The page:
The Dangerous Game of Truth Telling in Ukraine

As commentary on Ukraine increasingly focuses on the next Russian offensive and ways to end the war, now is the time to consider how to rebuild a unified country. Any attempt to move past the violence and establish a stable basis for reform must involve a frank discussion of the past. A truth commission is likely to emerge as a compelling option. But truth commissions are not a panacea, particularly in situations of frozen conflict where the international community has no experience with these institutions. If eastern Ukraine hardens into a stalemate, which looks increasingly likely, the country would lack the right conditions for a truth commission to function effectively.

An official truth commission may not work in Ukraine. Ukrainians must carefully consider the full array of options for transitional justice, which can yield a wide range of benefits for post-conflict societies. These options include official apologies, institutional reform, publicly naming perpetrators, lustration, opening archives, criminal trials, and reparations to victims.

Even so, the international community may push Ukraine to commit to truth-seeking as part of a formal peace agreement process. It can even recommend establishing an official truth commission in the context of potential European Union accession, as has been the case for Bosnia-Herzegovina. However, no amount of pressure from the international community—or the Ukrainian public—can guarantee that a truth commission would be impartial or effective, and the risks of a weak, overly politicized commission must be carefully weighed.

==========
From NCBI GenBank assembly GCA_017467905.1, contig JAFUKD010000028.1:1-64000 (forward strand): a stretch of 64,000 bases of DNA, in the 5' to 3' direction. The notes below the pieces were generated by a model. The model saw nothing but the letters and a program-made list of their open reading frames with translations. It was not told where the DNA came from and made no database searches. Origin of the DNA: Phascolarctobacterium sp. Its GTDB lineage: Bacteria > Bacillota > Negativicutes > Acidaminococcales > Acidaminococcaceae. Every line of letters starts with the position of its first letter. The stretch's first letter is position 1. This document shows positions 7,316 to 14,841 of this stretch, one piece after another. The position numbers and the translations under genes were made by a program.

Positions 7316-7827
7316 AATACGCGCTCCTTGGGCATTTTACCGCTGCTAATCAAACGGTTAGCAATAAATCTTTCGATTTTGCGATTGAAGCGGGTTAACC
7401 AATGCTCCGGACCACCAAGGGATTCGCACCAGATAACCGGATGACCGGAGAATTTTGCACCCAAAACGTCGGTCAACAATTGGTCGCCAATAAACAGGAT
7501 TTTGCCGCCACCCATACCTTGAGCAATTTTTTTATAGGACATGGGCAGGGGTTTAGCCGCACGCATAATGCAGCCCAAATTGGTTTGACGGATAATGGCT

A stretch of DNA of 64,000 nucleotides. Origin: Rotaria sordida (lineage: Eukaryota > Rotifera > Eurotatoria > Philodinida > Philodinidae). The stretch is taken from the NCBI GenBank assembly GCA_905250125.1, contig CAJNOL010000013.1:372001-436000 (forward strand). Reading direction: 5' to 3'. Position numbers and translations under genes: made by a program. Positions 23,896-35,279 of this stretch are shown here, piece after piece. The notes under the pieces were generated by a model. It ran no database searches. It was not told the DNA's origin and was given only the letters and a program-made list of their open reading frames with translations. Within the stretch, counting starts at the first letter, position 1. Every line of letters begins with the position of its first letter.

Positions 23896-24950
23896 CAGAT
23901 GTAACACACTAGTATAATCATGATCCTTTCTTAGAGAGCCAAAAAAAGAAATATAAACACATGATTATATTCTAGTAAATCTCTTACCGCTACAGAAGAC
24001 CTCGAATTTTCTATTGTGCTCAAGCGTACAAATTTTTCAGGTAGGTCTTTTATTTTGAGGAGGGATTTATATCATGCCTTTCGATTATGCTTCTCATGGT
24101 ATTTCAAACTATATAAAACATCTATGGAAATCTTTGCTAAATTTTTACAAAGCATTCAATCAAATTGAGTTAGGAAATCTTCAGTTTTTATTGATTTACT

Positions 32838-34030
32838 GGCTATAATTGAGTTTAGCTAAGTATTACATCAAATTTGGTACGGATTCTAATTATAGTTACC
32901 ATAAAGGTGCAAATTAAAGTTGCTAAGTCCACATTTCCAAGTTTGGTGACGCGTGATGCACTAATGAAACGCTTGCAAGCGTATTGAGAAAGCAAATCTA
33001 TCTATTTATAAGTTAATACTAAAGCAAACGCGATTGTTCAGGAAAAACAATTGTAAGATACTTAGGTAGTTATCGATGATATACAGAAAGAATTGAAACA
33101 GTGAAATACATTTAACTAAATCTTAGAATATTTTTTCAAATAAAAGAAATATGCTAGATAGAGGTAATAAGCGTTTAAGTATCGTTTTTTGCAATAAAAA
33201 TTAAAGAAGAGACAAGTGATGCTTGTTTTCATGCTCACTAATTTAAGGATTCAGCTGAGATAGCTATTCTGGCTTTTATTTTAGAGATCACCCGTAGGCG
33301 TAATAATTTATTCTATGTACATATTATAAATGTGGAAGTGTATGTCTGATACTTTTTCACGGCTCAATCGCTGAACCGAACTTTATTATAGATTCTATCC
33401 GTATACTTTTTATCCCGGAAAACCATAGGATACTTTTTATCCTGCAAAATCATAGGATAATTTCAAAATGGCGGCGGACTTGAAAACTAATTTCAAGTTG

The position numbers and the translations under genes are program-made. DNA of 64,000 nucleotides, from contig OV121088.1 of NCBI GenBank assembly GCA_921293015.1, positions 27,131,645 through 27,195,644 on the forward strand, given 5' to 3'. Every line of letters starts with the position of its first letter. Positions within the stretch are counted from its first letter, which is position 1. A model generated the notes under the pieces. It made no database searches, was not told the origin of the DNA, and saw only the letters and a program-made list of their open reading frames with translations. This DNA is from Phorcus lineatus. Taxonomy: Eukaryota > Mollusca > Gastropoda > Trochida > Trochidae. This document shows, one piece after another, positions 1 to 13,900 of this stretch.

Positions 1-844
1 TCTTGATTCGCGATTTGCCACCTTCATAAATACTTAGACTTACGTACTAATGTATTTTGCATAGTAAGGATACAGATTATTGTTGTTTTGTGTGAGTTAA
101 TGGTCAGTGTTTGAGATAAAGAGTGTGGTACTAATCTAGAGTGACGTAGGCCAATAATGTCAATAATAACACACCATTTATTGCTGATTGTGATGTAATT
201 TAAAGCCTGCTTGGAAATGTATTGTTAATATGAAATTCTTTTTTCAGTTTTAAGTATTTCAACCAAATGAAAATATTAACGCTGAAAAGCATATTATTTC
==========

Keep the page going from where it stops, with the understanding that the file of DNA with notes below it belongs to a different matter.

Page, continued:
The strong likelihood of Russia’s continued post-conflict involvement in eastern Ukraine is the single biggest barrier to the establishment of an effective truth commission. One of the primary goals of formal truth-telling is accountability, which contributes to the stability that is necessary for a country to rebuild. However, if Ukraine’s eastern enclaves are segregated and under Russia’s influence, there is a constant incentive for tensions to be exacerbated for external gain. Segregation enforced by an outside party would mean that there is little basis for divided communities to engage in the painful work of truth-telling. Without access to the east, a truth commission would risk marginalizing itself and reinforcing the perception that Ukrainian authorities are biased in favor of one version of history.

A truth commission is a non-judicial body charged with investigating patterns of abuse that occurred in the past. It is typically authorized by the state and operates for a predetermined period of time. The mandate and format of these commissions have varied across the globe and have had different levels of success. They have been established to respond to a wide range of different issues, including difficult democratic transitions; the aftermath of brutal civil wars; and legacies of racism, economic crimes, and land issues.

Under the right conditions, truth commissions have significant benefits. These include validating the experiences of victims and survivors, identifying the causes and consequences of violence so as to avoid repeating past mistakes, fostering communal healing, combating a culture of impunity, and re-establishing a commitment to peace and the rule of law.